North American Network Operators Group|
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RE: The Gorgon's Knot. Was: Re: Verio Peering Question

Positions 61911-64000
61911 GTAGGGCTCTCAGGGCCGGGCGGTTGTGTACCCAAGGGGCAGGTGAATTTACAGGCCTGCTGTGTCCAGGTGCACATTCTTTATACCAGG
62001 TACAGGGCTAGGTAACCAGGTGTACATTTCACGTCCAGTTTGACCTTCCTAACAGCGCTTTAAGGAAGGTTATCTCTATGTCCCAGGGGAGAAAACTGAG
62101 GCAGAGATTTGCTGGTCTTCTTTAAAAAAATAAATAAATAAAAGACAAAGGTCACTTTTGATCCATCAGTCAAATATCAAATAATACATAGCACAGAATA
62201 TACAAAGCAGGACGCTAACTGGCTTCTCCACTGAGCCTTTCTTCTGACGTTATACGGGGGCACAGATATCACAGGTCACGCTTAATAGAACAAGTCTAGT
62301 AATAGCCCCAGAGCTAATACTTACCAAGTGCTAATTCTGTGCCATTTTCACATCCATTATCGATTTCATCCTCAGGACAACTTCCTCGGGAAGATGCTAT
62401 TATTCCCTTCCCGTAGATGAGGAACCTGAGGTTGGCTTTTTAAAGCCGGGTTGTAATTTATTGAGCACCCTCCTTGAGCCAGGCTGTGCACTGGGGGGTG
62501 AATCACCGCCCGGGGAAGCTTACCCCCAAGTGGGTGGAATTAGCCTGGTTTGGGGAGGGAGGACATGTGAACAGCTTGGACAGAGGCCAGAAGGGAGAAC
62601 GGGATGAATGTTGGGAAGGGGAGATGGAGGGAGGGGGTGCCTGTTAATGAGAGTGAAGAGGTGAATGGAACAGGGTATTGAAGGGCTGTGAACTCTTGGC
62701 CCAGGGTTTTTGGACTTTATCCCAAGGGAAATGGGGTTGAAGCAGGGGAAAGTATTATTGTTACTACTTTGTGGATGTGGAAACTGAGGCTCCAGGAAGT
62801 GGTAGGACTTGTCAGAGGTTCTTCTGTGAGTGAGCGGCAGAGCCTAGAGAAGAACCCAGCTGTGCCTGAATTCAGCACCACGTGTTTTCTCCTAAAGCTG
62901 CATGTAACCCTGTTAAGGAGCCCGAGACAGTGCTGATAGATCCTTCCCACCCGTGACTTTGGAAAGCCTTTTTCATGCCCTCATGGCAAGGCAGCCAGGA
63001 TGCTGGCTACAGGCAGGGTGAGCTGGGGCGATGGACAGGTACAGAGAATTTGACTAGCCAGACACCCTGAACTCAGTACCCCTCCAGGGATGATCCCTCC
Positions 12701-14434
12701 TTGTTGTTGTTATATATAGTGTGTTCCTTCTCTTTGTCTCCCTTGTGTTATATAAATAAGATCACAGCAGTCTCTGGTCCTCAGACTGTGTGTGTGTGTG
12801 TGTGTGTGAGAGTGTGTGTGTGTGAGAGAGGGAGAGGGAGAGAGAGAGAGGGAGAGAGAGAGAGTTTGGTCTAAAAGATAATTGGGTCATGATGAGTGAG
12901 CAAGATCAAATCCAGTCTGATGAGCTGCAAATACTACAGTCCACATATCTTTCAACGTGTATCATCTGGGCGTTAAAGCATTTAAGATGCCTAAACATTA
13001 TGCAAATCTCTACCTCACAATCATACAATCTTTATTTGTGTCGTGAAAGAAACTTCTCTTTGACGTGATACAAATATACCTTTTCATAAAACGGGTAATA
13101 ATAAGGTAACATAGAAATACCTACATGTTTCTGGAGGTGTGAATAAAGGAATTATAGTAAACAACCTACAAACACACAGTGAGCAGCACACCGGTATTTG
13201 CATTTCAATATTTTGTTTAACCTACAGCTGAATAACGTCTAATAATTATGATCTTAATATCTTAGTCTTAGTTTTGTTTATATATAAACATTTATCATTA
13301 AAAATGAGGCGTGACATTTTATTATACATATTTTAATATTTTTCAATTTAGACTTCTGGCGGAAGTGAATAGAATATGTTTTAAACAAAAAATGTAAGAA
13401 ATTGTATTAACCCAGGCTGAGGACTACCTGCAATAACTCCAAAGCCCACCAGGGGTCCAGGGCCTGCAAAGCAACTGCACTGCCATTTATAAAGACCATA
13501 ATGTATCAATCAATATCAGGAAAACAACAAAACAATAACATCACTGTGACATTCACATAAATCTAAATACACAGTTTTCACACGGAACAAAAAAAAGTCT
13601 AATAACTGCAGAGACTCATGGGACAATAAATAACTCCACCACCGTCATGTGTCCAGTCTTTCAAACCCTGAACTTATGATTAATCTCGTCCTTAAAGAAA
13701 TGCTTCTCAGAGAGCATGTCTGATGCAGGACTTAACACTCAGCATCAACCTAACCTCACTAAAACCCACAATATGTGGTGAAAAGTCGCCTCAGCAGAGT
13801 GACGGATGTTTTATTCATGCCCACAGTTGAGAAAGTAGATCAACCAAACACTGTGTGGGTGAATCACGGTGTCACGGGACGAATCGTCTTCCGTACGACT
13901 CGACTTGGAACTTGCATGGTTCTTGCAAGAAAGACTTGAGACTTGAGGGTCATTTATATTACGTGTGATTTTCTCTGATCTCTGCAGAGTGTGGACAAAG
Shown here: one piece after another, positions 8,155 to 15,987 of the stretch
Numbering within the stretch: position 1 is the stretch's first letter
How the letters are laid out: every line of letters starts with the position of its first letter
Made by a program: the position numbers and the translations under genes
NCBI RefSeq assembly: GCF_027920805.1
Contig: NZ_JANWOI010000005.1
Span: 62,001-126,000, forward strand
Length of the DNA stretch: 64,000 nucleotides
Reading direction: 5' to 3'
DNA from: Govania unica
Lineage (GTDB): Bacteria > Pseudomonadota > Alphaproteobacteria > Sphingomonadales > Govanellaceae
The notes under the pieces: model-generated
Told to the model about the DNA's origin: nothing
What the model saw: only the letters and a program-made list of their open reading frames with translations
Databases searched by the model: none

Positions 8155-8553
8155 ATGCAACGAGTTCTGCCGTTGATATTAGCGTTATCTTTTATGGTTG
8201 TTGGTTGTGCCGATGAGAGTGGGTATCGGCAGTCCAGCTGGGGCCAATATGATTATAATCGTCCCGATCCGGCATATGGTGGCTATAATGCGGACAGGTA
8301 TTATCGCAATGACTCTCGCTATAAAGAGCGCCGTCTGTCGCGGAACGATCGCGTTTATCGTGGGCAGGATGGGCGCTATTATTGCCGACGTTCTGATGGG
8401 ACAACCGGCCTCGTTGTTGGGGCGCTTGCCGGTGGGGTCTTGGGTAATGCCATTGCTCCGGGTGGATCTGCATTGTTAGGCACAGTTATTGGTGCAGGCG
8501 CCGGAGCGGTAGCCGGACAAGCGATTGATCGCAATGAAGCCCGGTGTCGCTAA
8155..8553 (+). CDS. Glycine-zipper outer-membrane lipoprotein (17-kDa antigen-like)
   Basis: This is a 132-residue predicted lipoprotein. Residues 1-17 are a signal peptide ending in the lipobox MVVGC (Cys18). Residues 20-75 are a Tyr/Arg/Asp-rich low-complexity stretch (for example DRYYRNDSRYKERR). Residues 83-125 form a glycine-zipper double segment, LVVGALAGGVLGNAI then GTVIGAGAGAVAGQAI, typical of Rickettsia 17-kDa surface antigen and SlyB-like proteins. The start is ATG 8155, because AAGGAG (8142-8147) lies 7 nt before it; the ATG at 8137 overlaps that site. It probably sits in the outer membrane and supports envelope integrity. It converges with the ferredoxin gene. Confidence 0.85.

| But, we all do, or we aren't talking BGP. The requirements here are not that | large. A Cisco 2651 with 128mb is a valid BGP speaker, these days. That's a | cheap router, indeed. And, router memory is dirt cheap. BGP is based on TCP and thus has the fun property that a big set of changes will pile up in front of a connection to a peer that is slow at processing inbound announcements & withdrawals. The slower you are at processing updates, the more likely you are to be out of sync with reality in such a way that you will begin to notice that you are forwarding some packets the wrong direction into loops or black holes. The slower you are, the greater the backlog you have to chug through to catch up, making you busier for longer periods, which in turn leads to greater backlogs. Slow down too much and the other side will help you out by resetting the session. We've seen this in the past - it's caused MASSIVE outages affecting nearly EVERYONE for hours at a time. Or you can say "smd is protecting his own personal interests" and carry on arguing the equivalent of "ANYBODY can build a modern router using a sufficient amount of ROM" which simply underlines the point that dynamic global routing is an expensive luxury that many people have gotten used to. | The common good is | promoted by allowing these folks to multihome, which would be effectively | prohibited if all networks implimented verio-style filter policies. Think of it as a catalyst for more experimentation with alternative ways of multihoming without the use of BGP. There are several which exist now, and several which are being discussed in multi6 which could be made to exist now without universal software changes. Some brainstorming could result in several other approaches, more or less generalized, but what's the point when the normal cheap-seeming thing to do is to announce CIDR holes to the world? | The number of folks who multihome is large and growing. We should support | this by promoting relatively open filtering policies and allowing /24s to be | truly, globally routable. I think we should encourage people to introduce individual /32s into the network and flap them around a bit, to force some issues which have been avoided becauase first Sprint and then Verio have been willing to take a bunch of negative PR in the act of self-protection (which has the side-effect of protecting alot of people who generate the negative PR, and everyone else). Sean.